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Attitudes towards what we term ‘domestic violence’ are hard to locate in the ancient Greek sources, but they do emerge in a variety of literary and artistic genres which span several centuries. This chapter explores some of the key evidence and, utilising anthropological theory, asks what kind of violent treatment women received at the hands of male relations, and why. Issues of honour and shame surface as key causes, and the chapter explores the fragility of male and familial codes of conduct and the consequences of their infringement. It becomes clear that the sources on violence towards women are not so infrequently encountered as to suggest that violence did not occur often, but show that violence towards women was so matter of fact that it barely deserved mention.
Islamic fashion and lifestyle magazines enable the global circulation and consumption of newly emerging images of, narratives about, and discourses on Muslim women across the globe. Such magazines also trigger debates by making visible the language of commodification and consumerism that is increasingly shaping Muslim subjectivities. In particular, Âlâ—the pioneering Islamic fashion magazine in Turkey—has been the target of extensive criticism by Islamic intellectuals and columnists. This study contextualizes these criticisms within the broader debate on veiling fashion and Islamic consumerism in the context of 2010s Turkey, a context in which the Islamic bourgeoisie has been strengthened and class cleavages among veiled women have been further sharpened. The study analyzes the opinion columns focusing on Âlâ published in the Islamic, pro-government newspaper Yeni Şafak, as well as the responses of Âlâ’s editors and producers to such criticisms. The findings demonstrate that the magazine is criticized for making visible the surge of consumerism among the Islamic bourgeoisie, for blurring the boundaries between Islamic and secular identities, and for fragmenting an idealized imagination of Islamic collectivity by emphasizing class cleavages among veiled women. I argue that these criticisms of Âlâ in Islamic circles reflect a concern with the erosion of the symbolic connotations of veiling in Turkey, particularly in terms of marking the boundaries that define the imagination of an Islamic collectivity.
In 1929, local officials in the mountainous region of upper Ajara in the Georgian Soviet Socialist Republic (SSR) pursued aggressive policies to force women to remove their veils and to close religious schools, provoking the Muslim peasant population to rebellion in one of the largest and most violent of such incidents in Soviet history. The central authorities in Moscow authorized the use of Red Army troops to suppress the uprising, but they also reversed the local initiatives and offered the peasants concessions. Based on Party and secret police files from the Georgian archives in Tbilisi and Batumi, this article will explore the ways in which local cadres interpreted regime policies in this Muslim region of Georgia, and the interaction of the center and periphery in dealing with national identity, Islam, gender, and everyday life in the early Soviet period.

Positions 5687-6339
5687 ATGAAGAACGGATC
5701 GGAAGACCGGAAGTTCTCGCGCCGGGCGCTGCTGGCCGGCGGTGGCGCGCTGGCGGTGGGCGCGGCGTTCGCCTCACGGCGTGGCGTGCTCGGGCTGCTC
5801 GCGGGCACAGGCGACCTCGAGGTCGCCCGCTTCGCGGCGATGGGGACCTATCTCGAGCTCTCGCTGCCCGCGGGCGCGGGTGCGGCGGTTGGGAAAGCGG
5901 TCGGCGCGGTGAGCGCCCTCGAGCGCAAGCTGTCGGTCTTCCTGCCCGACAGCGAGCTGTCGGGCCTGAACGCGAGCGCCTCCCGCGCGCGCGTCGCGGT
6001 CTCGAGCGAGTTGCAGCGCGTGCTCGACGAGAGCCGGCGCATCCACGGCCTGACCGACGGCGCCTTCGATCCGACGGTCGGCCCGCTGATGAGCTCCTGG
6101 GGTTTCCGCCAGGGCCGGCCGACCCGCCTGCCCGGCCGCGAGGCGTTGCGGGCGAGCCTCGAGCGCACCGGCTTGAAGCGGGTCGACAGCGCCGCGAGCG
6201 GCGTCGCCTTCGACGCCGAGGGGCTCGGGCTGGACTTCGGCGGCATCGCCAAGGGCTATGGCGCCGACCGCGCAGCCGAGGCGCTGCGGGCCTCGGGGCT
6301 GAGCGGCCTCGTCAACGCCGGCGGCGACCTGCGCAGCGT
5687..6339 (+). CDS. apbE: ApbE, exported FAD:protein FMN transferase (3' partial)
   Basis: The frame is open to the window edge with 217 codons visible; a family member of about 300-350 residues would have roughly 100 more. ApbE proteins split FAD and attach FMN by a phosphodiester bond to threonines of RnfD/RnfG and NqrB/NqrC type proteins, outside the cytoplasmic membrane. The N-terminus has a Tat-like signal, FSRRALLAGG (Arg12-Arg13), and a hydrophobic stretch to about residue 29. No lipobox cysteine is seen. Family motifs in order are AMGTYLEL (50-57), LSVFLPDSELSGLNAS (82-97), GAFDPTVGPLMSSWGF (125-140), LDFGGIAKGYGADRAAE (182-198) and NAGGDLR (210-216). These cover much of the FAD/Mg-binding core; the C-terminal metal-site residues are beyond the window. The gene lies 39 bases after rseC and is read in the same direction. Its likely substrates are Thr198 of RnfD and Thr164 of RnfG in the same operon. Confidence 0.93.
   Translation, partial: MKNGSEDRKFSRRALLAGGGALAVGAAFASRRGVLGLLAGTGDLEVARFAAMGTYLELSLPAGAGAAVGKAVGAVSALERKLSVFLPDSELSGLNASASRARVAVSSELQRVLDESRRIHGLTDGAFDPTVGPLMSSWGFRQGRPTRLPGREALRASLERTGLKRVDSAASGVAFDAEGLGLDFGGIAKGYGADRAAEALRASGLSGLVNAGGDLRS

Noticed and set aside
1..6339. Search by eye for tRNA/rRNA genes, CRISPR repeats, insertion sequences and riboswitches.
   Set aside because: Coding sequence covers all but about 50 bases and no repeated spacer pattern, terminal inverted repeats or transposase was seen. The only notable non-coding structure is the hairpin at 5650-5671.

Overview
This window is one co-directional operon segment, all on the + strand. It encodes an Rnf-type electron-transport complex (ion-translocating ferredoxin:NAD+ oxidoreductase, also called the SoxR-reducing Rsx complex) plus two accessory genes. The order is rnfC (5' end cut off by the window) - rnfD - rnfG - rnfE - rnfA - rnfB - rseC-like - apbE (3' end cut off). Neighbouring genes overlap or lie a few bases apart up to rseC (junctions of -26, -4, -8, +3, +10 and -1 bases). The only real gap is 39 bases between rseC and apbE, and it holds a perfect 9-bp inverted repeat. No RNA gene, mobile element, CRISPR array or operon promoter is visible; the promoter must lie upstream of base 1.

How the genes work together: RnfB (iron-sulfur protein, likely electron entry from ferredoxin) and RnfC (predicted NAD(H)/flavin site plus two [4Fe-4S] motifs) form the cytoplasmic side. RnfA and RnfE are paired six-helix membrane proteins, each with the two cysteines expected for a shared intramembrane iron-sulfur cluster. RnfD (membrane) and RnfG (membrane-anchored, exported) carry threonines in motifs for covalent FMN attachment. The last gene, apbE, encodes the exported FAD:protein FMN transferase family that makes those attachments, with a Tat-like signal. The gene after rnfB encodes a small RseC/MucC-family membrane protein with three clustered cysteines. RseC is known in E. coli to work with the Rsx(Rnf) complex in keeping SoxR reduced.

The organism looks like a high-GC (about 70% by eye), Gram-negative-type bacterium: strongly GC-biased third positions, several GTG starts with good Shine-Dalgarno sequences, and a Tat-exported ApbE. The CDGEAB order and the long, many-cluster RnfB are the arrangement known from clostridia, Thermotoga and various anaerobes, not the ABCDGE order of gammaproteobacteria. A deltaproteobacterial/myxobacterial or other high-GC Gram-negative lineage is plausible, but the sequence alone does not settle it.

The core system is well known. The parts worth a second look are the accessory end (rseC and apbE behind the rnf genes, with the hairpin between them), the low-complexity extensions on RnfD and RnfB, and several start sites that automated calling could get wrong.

Few data exist looking at vitamin D status and bone health in school-aged boys and girls from Saudi Arabia. The present study aimed to determine the extent of poor vitamin D status in school boys and girls aged 6–18 years and to examine if there was any difference in status with age, physical activity and veiling and concomitant effects on bone.
Jeddah, Kingdom of Saudi Arabia.
A total of 150 boys (7–16 years) and 150 girls (6–18 years) from local schools were divided into age categories: 6–9 years (elementary school); 10–12 years (secondary school); 13–14 years (middle years); 15–18 years (high school).
Vitamin D status was significantly lower in girls than boys in all age groups (P < 0·01), with the 15–18-year-old girls having the lowest level (22·0 (sd 9·4) nmol/l) in comparison to the 15–18-year-old boys (39·3 (sd 14·0) nmol/l) and the 6–9-year-old girls (41·2 (sd 9·3) nmol/l). Parathyroid hormone status was highest in the 15–18-year-old girls in comparison to boys of the same age. A total of 64 % of 15–18-year-old girls had 25-hydroxyvitamin D (25OHD) status <25 nmol/l in comparison to 31 % in the 13–14 years age category, 26 % in the 10–12 years category and 2·5 % in the 6–9 years category. No boys had 25OHD status <25 nmol/l. Fully veiled girls had lower 25OHD status than partly veiled or unveiled girls (P < 0·05). Low 25OHD and high parathyroid hormone was associated with lower bone mass in the 6–9 years and 13–14 years age groups (P < 0·05).
These data suggest significant hypovitaminosis D in older adolescent females, which is a cause for concern given that there is currently no public health policy for vitamin D in the Kingdom of Saudi Arabia.
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